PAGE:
Since CV based Deep Learning is very dependent on the quality of the labelled referenced data, especially when performing pixel-based semantic segmentaion, it is of crucial importance that care is taken when producing highly accurate labels that ensure sucessful training (Ng A., 2018). A large quanitiy of available labels did not have such a task in mind, imperfection in labelling around existing drone artefacts could cause the trained model to misclassify such pixels. In order to train a model which performs well on drone imagery, the motion artefact will be a signficant feature for the model to learn.he combination of data availability have allow a unique set of research questions concerning the input data quality and experiment setup to surface. Therefore, to test out U-Net and a few variation of the U-Net performance, an additional set of label data was created in order to supple- ment the imperfection in the labelled data of the Dzaleka camps. Initially, the models will be trained on the pixel-perfect and less complex Kalobeyei dataset, this will be then be followed by introducing the Dzaleka datasets of higher complexity. A comparison of baseline performance between the U- Net variations (Ronneberger et al., 2015) and the Open-Cities-AI-Challenge (OCC) winning model is conducted. The baseline experiement aims to keep the hyperparameters (e.g. optimiser, learning rate, weight decay etc.) con- stant to obtain an objective view of the architectual responses on the same dataset setup. This will provide a clear picture of the feasibility and how to take this project further, so that further resources could be justified to scale future experiments.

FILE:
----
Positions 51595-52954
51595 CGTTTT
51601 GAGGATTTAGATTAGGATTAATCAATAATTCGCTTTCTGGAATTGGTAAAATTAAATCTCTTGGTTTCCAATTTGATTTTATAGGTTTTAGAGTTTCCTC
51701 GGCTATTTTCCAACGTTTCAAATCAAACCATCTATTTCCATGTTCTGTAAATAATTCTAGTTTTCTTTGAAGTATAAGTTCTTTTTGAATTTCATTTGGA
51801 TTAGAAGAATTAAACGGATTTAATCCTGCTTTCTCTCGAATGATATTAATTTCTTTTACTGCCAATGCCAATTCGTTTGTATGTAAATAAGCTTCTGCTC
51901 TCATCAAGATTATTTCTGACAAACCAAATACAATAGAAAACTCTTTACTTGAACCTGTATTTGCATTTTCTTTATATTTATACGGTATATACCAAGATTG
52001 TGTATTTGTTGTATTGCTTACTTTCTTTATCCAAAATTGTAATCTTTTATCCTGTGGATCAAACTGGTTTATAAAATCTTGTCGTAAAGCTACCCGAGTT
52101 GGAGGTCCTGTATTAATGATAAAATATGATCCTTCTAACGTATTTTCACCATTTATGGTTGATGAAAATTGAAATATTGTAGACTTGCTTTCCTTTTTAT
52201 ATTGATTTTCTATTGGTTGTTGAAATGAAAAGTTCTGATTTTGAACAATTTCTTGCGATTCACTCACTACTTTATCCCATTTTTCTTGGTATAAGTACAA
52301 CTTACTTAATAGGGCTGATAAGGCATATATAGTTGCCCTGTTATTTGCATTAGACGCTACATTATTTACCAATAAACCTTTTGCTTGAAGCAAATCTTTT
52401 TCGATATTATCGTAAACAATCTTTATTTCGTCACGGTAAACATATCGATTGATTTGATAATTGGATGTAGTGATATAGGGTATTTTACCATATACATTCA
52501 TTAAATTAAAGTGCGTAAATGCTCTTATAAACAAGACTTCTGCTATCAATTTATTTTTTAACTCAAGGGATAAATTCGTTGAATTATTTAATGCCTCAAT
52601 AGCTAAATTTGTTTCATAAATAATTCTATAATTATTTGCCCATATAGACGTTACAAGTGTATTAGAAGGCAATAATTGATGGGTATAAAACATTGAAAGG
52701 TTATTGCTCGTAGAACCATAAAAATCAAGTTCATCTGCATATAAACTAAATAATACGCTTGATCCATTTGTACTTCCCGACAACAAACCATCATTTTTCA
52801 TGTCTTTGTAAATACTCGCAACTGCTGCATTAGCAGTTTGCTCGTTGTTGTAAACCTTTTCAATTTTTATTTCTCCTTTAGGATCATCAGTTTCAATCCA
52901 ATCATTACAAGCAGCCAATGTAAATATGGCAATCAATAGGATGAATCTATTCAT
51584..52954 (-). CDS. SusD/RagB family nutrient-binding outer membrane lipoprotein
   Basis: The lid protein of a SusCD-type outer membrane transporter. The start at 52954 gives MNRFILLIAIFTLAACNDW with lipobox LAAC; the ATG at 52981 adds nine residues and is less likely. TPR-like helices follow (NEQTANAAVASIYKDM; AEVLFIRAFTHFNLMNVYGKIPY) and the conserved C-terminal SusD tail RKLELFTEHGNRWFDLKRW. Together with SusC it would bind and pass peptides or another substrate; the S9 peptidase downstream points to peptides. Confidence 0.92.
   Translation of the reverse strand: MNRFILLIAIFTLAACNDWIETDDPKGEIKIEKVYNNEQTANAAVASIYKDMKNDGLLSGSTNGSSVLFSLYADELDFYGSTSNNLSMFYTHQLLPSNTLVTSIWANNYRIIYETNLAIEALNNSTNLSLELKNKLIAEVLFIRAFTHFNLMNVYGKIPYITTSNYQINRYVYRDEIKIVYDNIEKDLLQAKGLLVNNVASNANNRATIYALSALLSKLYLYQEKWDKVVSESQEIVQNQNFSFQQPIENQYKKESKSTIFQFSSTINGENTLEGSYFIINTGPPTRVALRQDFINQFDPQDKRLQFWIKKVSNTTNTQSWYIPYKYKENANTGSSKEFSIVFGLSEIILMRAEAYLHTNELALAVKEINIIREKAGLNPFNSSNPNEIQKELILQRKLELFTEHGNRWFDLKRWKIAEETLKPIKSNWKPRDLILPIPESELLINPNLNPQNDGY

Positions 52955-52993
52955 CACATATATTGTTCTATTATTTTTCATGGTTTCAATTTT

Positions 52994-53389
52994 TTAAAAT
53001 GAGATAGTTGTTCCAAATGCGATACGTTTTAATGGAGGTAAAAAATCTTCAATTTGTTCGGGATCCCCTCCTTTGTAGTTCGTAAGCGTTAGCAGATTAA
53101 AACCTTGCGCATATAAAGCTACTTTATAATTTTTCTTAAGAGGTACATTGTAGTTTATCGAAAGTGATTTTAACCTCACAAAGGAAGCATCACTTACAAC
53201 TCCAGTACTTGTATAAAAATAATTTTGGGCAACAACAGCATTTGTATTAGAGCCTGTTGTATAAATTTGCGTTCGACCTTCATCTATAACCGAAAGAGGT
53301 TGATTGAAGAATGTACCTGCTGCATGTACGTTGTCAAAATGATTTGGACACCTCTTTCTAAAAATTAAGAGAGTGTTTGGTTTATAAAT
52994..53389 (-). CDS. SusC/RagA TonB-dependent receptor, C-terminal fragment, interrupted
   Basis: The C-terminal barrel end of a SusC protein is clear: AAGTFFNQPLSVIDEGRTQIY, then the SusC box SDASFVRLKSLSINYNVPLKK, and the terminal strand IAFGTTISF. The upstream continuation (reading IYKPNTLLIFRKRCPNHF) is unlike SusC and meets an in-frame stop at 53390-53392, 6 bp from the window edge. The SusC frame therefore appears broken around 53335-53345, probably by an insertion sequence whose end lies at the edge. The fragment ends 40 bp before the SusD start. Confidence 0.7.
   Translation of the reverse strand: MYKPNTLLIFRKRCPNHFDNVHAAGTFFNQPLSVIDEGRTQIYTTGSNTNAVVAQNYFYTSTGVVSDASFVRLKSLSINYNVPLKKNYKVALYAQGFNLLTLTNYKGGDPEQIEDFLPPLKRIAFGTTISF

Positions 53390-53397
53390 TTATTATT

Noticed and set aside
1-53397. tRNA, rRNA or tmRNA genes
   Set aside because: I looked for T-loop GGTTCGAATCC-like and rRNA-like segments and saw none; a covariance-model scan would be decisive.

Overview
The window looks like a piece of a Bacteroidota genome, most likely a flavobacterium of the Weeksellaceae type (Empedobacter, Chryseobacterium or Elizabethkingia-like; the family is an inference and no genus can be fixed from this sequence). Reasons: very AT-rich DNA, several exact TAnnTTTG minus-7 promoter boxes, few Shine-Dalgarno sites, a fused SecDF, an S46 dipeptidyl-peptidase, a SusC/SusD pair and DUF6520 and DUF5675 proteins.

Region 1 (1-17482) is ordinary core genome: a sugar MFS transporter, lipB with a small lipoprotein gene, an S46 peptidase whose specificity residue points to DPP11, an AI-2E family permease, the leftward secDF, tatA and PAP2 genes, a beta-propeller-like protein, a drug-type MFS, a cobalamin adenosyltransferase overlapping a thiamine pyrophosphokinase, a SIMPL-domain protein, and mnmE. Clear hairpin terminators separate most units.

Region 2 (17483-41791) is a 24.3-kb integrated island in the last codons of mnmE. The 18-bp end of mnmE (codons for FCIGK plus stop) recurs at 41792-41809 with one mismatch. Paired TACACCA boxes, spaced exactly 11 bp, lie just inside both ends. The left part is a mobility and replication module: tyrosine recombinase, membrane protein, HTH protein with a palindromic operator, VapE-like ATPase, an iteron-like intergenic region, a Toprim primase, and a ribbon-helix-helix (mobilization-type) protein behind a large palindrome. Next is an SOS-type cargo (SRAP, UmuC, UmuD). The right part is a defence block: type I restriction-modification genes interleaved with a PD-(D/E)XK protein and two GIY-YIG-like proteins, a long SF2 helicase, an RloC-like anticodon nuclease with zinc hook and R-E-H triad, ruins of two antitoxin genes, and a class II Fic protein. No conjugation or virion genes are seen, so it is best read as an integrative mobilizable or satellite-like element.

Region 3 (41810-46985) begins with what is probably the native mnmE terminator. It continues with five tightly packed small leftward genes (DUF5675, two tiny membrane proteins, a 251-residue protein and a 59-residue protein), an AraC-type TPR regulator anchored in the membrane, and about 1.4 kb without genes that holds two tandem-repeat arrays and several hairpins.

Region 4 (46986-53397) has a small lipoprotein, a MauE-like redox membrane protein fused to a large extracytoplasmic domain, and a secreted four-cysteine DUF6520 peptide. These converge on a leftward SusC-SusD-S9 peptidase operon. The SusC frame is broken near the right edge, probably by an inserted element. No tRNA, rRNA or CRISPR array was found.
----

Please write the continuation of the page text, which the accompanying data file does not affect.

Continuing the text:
Findings and Discussion

Initial baseline experiments on the Kalobeyei dataset and Kalobeyei with the Dzaleka(s) seem to suggest limited transferability from the OCC model. This suggests that the OCC model is perhaps over-generalised to the compe- tition test dataset. Despite achieving very high confidence on metal-sheeted rooftops, it does not detect any of the more complicated thatched roofs com- mon in the Dzaleka camp. The OCC model also struggle with some of the more obscure drone motion artefacts occuring at the edge of the imagery in the Kalobeyei camp. Meanwhile, the Precision and Recall statis- tics favour other variations or further transfer training on the OCC model, and the EfficientNet B1 header U-Net pretrained with ImageNet weights. However validation loss suggests there might be little room for improvement in the further transfer training of the OCC model.

Precision and Recall have both reached above 0.7 in most experiments, which outline the general capability of the strategies used. However there are still significant variations among different architectures and setups. The next step is to perform systemic fine-tuning to increase the confidence level of the appropriate architectures.